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I work in tech in an urban area where my close co-workers are outspokenly and vehemently liberal, and our lunch conversations generally include some sort of trump bash during some portion of the conversation. Our team is spread across the world and members can go years without ever actually meeting each other face to face.

Circumstances are such that we are all meeting for some workshops and corporate events, and several very well respected senior members of the team are on-site. Circumstances are also such that I met these senior members first before my co-workers did (I am a VERY junior member).

I have observed that these senior members, who are very well liked and extremely nice, are conservative. Furthermore, I have observed them taking several steps to hide it. I am not surprised, this area is nearly 100% liberal. They don't want to stick out.

How can I slip the word to my other co-workers to avoid the daily bashing of conservatives during lunch? We will be meeting later this week all together, also for lunch. The liberal and conservative parties haven't met each other in person. Only I have met both sides.

I understand it is not my personal responsibility to deal with this. I want to communicate that the topic is a no-go to my liberal senior team members, without seeming disrespectful, without raising an actual HR issue and without risking it happening. They are smart enough to know not to bring it up, if they were aware, but they aren't.

I want to indicate the situation to the other team members in a totally plausibly deniable way that cannot possibly make this MY issue. What can I do?

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    I'd just go with "There are probably folks who are getting tired of it; there may be some who are just being too polite to argue -- how about giving it a rest and declaring lunch a no-politics zone?" – keshlam Jan 24 '17 at 2:47
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    Half of them probably voted for Trump after bashing him anyway... – Stephan Bijzitter Jan 24 '17 at 15:02
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    @keshlam That does not seem like a well-tailored solution. I don't see anything in the question that would evince the first two assertions (about how people are feeling), and a blanket ban seems drastic when the questioner only asks for help with a singular case of discretion. – Harris Jan 24 '17 at 15:36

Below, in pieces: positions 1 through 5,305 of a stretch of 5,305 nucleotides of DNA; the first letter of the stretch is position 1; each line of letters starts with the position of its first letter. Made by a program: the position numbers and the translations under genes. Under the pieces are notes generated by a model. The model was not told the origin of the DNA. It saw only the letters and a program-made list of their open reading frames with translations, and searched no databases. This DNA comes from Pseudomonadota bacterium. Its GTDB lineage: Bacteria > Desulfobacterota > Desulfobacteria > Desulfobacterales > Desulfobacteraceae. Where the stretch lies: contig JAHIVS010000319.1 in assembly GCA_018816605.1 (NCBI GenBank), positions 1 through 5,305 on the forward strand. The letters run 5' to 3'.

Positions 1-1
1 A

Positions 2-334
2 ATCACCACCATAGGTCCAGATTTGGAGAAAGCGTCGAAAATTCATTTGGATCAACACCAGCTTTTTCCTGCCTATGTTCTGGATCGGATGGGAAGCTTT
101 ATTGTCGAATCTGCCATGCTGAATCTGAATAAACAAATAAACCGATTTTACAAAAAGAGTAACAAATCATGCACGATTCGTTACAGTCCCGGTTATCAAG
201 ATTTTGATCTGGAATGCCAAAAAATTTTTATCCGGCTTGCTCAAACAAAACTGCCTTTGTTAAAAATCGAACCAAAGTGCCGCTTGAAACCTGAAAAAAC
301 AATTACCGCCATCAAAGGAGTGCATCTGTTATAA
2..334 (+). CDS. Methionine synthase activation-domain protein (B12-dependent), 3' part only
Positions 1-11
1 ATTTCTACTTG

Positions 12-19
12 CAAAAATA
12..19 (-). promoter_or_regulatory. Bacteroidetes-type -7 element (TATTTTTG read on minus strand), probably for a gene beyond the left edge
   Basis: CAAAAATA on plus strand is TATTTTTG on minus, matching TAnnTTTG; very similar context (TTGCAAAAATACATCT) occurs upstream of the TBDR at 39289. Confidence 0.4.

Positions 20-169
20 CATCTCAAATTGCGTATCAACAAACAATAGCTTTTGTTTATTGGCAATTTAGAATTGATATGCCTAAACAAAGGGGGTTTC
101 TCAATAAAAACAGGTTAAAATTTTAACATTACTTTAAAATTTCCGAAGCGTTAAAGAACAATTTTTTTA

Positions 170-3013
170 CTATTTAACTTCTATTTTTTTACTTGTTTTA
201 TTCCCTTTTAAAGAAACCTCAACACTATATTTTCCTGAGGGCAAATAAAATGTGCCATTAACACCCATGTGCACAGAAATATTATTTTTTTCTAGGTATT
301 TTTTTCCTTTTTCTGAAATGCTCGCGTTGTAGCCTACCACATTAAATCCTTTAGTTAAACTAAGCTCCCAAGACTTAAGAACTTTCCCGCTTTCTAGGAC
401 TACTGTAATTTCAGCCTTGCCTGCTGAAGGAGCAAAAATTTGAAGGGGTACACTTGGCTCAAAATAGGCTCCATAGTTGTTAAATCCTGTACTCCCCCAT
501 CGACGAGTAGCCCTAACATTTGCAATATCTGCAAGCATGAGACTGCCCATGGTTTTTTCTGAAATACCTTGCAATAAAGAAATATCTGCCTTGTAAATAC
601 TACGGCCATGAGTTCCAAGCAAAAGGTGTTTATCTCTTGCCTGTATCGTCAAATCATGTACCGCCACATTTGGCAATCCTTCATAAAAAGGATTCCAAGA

• Do you actually mean conservative here and not the far right - I know plenty of Republicans who have nothing odd to say about the current president. – Neuromancer Apr 28 at 15:35
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As a conservative in a very liberal industry, I say "so?" I have no problem with discussing conflicting views and would feel insulted that someone would try to insulate me from the team's personality.

If your motivation is to help teammates avoid embarrassing themselves then simply mention that you've met these people before and they seem to be more conservative. If your teammates aren't afraid about embarrassing themselves then why should you worry for them?

I'm sure the people coming in to town haven't become senior members by having thin skin. Let them speak for themselves if they don't appreciate the tone of conversation.

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You claim that the two groups haven't talked with each other in person, yet. In my mind, it seems like you may be preempting a scenario that may not actually happen at all.

The only realistic thing to do is to familiarize yourself with company policy; if there is a policy against political conversation, then that would be what you would want to lean on to avoid the conversation.

But in all honesty...the only real way that anything will happen is if someone ignores basic polite discourse. Your teammates very likely know when to disengage in any impolite political discussion, and if they ignore the cues from the other side, they will have to deal with an HR issue anyway.

If you're feeling like the issue could still come up, then it's fine to mention to them that you don't think they'd appreciate the political banter. From there, it falls out of your hands and firmly into HR's lap, should the matter escalate or become tense.

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